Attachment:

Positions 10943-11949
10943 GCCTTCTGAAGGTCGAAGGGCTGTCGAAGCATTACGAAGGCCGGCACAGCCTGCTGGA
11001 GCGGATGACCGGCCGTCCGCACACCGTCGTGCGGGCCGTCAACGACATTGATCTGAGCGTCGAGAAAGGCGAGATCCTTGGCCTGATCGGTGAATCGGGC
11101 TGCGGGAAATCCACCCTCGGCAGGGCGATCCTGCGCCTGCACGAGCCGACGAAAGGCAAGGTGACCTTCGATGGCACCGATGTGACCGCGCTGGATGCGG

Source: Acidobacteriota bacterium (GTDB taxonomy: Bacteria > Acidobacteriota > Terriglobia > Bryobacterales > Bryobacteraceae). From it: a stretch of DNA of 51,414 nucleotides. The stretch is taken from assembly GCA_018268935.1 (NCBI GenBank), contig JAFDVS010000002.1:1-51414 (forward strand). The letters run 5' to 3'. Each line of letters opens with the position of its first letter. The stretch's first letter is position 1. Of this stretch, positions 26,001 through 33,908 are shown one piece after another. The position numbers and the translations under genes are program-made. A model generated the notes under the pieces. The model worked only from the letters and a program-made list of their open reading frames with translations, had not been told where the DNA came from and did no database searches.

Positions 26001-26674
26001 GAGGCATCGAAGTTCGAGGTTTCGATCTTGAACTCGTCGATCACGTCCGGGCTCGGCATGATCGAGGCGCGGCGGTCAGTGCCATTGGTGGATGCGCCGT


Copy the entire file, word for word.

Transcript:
Positions 10943-11949
10943 GCCTTCTGAAGGTCGAAGGGCTGTCGAAGCATTACGAAGGCCGGCACAGCCTGCTGGA
11001 GCGGATGACCGGCCGTCCGCACACCGTCGTGCGGGCCGTCAACGACATTGATCTGAGCGTCGAGAAAGGCGAGATCCTTGGCCTGATCGGTGAATCGGGC
11101 TGCGGGAAATCCACCCTCGGCAGGGCGATCCTGCGCCTGCACGAGCCGACGAAAGGCAAGGTGACCTTCGATGGCACCGATGTGACCGCGCTGGATGCGG

Source: Acidobacteriota bacterium (GTDB taxonomy: Bacteria > Acidobacteriota > Terriglobia > Bryobacterales > Bryobacteraceae). From it: a stretch of DNA of 51,414 nucleotides. The stretch is taken from assembly GCA_018268935.1 (NCBI GenBank), contig JAFDVS010000002.1:1-51414 (forward strand). The letters run 5' to 3'. Each line of letters opens with the position of its first letter. The stretch's first letter is position 1. Of this stretch, positions 26,001 through 33,908 are shown one piece after another. The position numbers and the translations under genes are program-made. A model generated the notes under the pieces. The model worked only from the letters and a program-made list of their open reading frames with translations, had not been told where the DNA came from and did no database searches.

Positions 26001-26674
26001 GAGGCATCGAAGTTCGAGGTTTCGATCTTGAACTCGTCGATCACGTCCGGGCTCGGCATGATCGAGGCGCGGCGGTCAGTGCCATTGGTGGATGCGCCGT